By Robin Somerville
With so many potential crisis events threatening global trade and security, most economists are even more gloomy than usual about the future. Canada’s economy has not been spared and is expected to grow slower than last year despite continued high population growth, a low unemployment rate and reasonable wage gains.
Canadian real gross domestic product (GDP) growth is expected to decelerate from 1.6 per cent in 2018 to 1.4 per cent in 2019, down significantly from 3 per cent in 2017. While economic growth could surprise on the upside—it is expected to accelerate to 2 per cent in 2020—the downside risks dominate both in number and scale. Real residential and non-residential business investment spending are largely responsible for the economy’s weakness in 2019. But their recovery is largely responsible for the growth expected in 2020.
The impact on the Canadian asset finance industry from these trends has been mixed, according to the 2018-2019 CFLA Canadian Market Overview (CMO), prepared by Quantitative Economic Decisions, Inc. on behalf of the Canadian Finance & Leasing Association (CFLA).
The asset-based finance market in Canada continued to grow in 2018. Total new business volumes climbed to 1.1 per cent to $129.5 billion in 2018, but down from the 7.4 percent growth recorded in 2017. Growth in the fleet vehicle market offset weakness in the machinery and equipment (M&E) market. But the outlook for 2019 is positive, growing at 4 per cent overall. Even so, this could change depending what happens next in the Canadian economy.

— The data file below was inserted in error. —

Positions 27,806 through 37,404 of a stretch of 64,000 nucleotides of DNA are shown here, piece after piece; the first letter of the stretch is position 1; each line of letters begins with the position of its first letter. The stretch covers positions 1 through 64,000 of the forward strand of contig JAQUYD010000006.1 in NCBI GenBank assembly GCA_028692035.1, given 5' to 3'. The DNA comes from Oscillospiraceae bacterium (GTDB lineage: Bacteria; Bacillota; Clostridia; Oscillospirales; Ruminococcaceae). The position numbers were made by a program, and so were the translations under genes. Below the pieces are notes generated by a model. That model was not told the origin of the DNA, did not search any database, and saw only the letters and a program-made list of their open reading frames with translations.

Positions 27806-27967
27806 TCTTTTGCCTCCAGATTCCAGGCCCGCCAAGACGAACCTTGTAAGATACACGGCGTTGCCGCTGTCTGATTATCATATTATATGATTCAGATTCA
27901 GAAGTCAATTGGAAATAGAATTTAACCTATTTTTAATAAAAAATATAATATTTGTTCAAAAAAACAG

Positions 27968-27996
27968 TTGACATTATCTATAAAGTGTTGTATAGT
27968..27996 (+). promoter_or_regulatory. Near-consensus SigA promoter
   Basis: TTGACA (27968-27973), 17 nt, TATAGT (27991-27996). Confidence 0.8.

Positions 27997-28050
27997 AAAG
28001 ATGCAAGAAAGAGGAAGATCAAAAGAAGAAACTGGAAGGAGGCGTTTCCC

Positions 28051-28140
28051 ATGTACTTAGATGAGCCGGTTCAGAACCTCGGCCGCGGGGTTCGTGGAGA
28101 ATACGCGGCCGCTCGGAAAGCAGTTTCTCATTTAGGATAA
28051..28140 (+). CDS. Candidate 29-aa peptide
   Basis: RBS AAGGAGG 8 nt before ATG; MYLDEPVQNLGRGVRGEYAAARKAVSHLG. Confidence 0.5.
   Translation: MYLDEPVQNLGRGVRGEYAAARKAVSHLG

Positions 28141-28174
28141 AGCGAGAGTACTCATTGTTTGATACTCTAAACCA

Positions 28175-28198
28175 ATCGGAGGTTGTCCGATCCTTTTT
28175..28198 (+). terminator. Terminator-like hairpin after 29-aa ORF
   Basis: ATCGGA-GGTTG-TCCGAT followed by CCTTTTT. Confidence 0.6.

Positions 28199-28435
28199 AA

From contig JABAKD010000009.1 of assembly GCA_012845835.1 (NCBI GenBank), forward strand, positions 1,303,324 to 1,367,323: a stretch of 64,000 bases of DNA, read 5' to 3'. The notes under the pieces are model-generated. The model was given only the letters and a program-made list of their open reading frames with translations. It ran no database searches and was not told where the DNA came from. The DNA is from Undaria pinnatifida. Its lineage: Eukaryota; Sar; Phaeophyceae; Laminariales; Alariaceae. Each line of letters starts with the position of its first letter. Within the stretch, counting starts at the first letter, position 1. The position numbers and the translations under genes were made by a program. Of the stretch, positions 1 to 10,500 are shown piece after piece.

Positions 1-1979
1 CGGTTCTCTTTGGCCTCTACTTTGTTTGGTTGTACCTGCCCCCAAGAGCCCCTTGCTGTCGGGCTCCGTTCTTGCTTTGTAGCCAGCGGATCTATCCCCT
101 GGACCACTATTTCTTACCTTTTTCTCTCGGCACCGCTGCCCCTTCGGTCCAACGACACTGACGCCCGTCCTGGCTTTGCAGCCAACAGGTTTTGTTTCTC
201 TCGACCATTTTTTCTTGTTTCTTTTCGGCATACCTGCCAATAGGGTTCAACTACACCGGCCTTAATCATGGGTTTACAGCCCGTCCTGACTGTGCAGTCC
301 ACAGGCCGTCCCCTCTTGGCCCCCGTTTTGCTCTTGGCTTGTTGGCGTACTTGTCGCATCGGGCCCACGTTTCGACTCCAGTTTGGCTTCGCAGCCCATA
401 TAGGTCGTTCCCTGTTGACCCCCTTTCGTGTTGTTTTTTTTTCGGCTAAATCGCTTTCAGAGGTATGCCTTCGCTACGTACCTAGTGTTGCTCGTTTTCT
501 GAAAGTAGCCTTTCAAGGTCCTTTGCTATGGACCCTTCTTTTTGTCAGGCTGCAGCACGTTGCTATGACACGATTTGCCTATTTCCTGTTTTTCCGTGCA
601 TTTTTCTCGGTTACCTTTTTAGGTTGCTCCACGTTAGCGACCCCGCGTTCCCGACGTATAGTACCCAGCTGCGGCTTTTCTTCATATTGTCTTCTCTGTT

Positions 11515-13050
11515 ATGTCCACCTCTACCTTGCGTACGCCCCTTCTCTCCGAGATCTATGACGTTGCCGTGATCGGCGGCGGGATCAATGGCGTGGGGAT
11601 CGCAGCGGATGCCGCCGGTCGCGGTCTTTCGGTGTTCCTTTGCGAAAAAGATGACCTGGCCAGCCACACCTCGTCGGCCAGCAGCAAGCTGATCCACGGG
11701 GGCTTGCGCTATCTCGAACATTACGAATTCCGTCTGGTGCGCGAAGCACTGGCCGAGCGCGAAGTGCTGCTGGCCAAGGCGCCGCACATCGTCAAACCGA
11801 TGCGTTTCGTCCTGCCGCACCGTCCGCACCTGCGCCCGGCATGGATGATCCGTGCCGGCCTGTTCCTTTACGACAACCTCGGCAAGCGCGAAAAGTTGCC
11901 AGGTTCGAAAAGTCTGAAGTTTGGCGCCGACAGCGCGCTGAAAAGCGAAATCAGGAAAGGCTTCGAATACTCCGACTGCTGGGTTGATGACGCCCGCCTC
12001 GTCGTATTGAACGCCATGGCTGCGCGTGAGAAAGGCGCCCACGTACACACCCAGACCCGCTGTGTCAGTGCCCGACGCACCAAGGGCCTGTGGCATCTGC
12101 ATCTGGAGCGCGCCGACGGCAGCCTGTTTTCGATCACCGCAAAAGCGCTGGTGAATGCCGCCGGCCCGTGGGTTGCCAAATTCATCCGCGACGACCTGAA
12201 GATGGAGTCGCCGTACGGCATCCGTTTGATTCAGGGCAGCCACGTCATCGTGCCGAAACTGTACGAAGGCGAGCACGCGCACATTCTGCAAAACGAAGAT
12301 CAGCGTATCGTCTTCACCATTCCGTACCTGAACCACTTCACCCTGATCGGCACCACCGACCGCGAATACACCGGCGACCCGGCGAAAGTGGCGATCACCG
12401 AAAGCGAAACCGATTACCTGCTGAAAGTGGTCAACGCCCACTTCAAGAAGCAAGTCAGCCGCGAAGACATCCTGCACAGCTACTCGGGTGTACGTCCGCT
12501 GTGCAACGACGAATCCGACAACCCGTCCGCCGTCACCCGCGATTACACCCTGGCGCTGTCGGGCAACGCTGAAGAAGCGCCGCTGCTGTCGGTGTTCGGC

Uncertainty stemming from the Canada-United States-Mexico Agreement (CUSMA) negotiations to as well as fears over widening tariff wars and their impact on global trade helped dampen growth in 2018. They also have curtailed the Bank of Canada’s plans for further interest rate increases.
Canada is not alone; economists anticipate slower economic growth in most major markets around the world in 2019 and 2020. This will also impact the Canadian economy by affecting export markets and the cost of imported goods, including M&E and vehicles.
The U.S. economy, fuelled by tax cuts, grew 2.9 per cent in 2018 but will slow to 1.8 per cent by 2020, while Europe and Japan will grow about 1.7 per cent and 1 per cent respectively in 2019. China’s growth continues to slow from its torrid pace over the last decade and at 6.3 per cent in 2019 will be eclipsed by India’s, which will grow by 7.3 per cent. With dramatic geopolitical risks and the looming threat of escalating trade disputes having the potential to significantly disrupt economic growth around the world, this outlook is looking increasingly optimistic.
Asset spending dips and rises
Of the Canadian asset markets, new M&E spending is expected to be sluggish in 2019 despite the federal government’s Accelerated Investment Initiatives, introduced in the 2018 Fall Economic Statement meant to stimulate investment spending. At the same time, DesRosiers Automotive Consultants anticipates further softening in motor vehicle sales in 2019 before growth resumes in 2020. The following chart shows the determinants of asset-based finance market growth along with their outlook for 2019 and 2020.